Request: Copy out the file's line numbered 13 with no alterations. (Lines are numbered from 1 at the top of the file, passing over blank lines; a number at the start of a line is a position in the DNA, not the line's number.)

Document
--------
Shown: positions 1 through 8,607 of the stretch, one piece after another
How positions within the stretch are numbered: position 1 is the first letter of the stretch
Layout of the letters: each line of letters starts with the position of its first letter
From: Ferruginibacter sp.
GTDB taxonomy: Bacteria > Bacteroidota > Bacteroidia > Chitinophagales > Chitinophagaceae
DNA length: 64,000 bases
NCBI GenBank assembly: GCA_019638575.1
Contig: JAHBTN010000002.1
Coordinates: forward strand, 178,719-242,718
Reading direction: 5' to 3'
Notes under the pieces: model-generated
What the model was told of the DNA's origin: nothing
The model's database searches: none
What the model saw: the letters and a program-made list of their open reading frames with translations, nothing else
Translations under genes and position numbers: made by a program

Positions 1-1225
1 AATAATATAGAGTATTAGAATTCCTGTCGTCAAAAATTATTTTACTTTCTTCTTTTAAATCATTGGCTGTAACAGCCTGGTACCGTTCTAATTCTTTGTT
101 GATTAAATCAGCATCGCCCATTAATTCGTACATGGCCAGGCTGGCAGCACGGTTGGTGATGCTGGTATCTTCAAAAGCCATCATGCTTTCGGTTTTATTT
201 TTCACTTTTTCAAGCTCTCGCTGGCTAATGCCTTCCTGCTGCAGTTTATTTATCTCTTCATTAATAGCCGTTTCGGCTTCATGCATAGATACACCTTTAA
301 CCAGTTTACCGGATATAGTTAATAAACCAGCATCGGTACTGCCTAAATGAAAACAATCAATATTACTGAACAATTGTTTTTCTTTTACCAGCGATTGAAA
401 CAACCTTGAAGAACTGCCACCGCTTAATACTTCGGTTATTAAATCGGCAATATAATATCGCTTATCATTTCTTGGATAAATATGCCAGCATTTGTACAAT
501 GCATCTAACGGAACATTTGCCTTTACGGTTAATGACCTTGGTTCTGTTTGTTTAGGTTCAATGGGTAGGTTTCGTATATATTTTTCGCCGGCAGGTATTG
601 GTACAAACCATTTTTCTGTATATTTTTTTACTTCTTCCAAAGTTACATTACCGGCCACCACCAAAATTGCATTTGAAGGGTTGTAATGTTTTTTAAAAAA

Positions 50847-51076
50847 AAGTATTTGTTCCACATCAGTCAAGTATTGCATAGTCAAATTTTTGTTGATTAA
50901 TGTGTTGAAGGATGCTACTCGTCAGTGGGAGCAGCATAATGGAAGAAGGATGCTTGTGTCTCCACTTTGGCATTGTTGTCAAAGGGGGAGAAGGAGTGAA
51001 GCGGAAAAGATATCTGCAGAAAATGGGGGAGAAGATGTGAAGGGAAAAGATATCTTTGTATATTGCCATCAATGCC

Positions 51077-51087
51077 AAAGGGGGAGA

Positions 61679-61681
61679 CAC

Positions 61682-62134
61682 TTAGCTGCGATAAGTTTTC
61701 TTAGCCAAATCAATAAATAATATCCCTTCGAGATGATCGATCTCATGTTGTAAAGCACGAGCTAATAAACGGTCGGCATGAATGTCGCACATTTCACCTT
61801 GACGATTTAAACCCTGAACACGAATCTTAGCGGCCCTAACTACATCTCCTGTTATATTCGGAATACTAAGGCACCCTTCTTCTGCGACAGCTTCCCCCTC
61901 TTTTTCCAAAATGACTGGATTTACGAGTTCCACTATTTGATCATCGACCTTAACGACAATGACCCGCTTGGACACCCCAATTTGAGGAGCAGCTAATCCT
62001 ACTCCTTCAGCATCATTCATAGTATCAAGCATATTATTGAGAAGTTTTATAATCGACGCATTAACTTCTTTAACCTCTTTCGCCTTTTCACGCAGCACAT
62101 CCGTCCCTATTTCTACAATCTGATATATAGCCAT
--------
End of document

The model's database searches: none